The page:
Longtime Washington, D.C., caterer Helen Wasserman first revealed in January 2014 she would open a new restaurant in the former yellow Addie’s building on Rockville Pike.
She had hoped to open Helen’s, an Asian and American fusion restaurant, in six months or so. But troubles ensued: She had to switch contractors, replace the air conditioning system twice and redo a ramp for the disabled. Plus, she struggled with the county over construction, health and fire permits. For six months during construction, the building had no water after its water meter went missing while utility work was underway in the neighborhood.
Two years later, the cozy restaurant is finally ready. It will host a soft opening this weekend and is planning a formal grand opening in May.
“When I got this place I never dreamed I’d have to rebuild it from the ground up,” Wasserman said, sitting inside the completed restaurant Thursday evening. “I’ve torn out everything that was here. The only thing that remains from Addie’s is the façade.”
And even that is different—Addie’s signature yellow stucco exterior has been painted a light gray.
Helen’s exterior. The restaurant is at 11120 Rockville Pike, North Bethesda. Credit: Andrew Metcalf
Inside, Wasserman created a homey feel, with a 30-seat dining room filled with white tables, tan booths and dark brown leather-covered chairs. There’s a pocket-square of a bar, separated from the dining room, with five seats and a small table in the corner. Outside, the tiny building opens to two large patios, both capable of seating 40 people each. The front patio along Rockville Pike is enclosed in a tent. On the side and back of the building is the second patio built around a large shade tree. The side patio still needs furniture, but Wasserman said the furniture should arrive soon.
The dining room (left) and bar area (right) at Helen’s. Credit: Andrew Metcalf (click to expand)
She said she’s happy with the outcome despite the struggles to repair and renovate the aging building. And she never considered giving up on the project.
“Once I started putting money in it, what was I going to do?” Wasserman said. “I’m not a person that’s just going to give up and run away.”
Wasserman first entered the hospitality industry after being encouraged by family members who enjoyed the big dinners she would make. She graduated from L’Academie de Cuisine, a professional culinary school in Gaithersburg, and would cater for friends. Over time she built her business and expanded it to serve large parties and corporate clients. In the 1980s, she briefly ran a restaurant, also called Helen’s on 14th Street in D.C., but had to close it after customers stopped coming following the stock market crashed in 1987. A framed menu from that restaurant hangs in her new restaurant.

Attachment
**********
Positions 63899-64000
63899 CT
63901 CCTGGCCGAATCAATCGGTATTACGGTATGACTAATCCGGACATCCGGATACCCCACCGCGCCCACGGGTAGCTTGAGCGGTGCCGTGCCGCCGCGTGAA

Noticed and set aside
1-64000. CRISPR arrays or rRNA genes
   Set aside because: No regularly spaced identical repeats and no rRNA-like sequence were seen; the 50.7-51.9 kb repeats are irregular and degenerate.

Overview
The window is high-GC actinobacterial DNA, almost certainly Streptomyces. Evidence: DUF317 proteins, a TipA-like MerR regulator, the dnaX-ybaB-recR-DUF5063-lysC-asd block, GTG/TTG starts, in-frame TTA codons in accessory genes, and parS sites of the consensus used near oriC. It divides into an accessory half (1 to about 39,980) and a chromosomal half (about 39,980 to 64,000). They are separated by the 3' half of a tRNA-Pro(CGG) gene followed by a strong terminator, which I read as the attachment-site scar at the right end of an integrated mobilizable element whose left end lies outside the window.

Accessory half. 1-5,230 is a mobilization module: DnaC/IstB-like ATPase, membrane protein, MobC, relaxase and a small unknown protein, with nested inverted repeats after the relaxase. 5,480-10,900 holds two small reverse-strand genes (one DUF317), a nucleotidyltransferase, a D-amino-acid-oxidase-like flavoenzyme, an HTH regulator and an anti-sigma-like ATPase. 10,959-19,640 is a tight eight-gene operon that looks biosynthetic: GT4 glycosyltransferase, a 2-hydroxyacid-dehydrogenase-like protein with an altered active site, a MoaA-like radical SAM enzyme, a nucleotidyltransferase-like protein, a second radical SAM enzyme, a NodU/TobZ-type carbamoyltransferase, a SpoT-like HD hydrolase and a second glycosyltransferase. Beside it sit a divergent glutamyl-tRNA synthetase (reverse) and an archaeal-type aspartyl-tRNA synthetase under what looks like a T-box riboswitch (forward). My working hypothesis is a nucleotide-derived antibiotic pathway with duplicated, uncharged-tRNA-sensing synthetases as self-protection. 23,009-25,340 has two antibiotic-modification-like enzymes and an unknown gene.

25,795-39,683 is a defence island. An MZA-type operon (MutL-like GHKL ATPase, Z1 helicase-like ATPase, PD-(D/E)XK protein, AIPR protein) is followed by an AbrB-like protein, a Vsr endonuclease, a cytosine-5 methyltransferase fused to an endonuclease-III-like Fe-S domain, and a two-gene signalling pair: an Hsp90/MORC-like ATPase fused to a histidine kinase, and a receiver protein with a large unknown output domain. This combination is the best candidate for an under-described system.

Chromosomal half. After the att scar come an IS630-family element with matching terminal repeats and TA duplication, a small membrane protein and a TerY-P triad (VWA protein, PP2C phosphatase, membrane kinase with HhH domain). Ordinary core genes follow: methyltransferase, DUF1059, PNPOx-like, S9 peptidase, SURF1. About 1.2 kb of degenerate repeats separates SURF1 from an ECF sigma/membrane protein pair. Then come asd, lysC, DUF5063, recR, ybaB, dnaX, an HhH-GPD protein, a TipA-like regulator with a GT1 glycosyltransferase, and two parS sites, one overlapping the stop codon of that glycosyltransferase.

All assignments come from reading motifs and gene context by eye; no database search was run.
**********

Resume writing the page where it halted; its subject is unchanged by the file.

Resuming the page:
She also included a popular dish from that restaurant on the menu for her new place: cheese wontons with guacamole. The menu for the new restaurant features the Asian fusion items she is known for in her catering business, such as edamame dumplings and salmon spring rolls. Other items include grilled lamb chops with pickled eggplant salad and herbed yogurt, sirloin beef sliders wrapped in puff pastry, and chicken served with raspberry vinegar, shallots and plum tomatoes and topped with strawberries and basil.
“It’s a very eclectic menu,” Wasserman said. “There’s more of an emphasis on vegetables rather than meats.”
Wasserman says many staff members from her catering business will work at the new restaurant. One of her longtime employees, Milton Castillo, helped her renovate the restaurant and find new contractors after the first contractor she was working with charged her too much.
“Milton knew that I was struggling with what to do and one day he came to my defense,” Wasserman said.
Now that the construction problems are behind her, Wasserman said she’s ready to open and hopes the restaurant is a success. When asked what she likes most about her new restaurant, she replied, “That it’s complete.”
“I think it’s going to be a wonderful place for the neighborhood and my friends to come,” Wasserman said.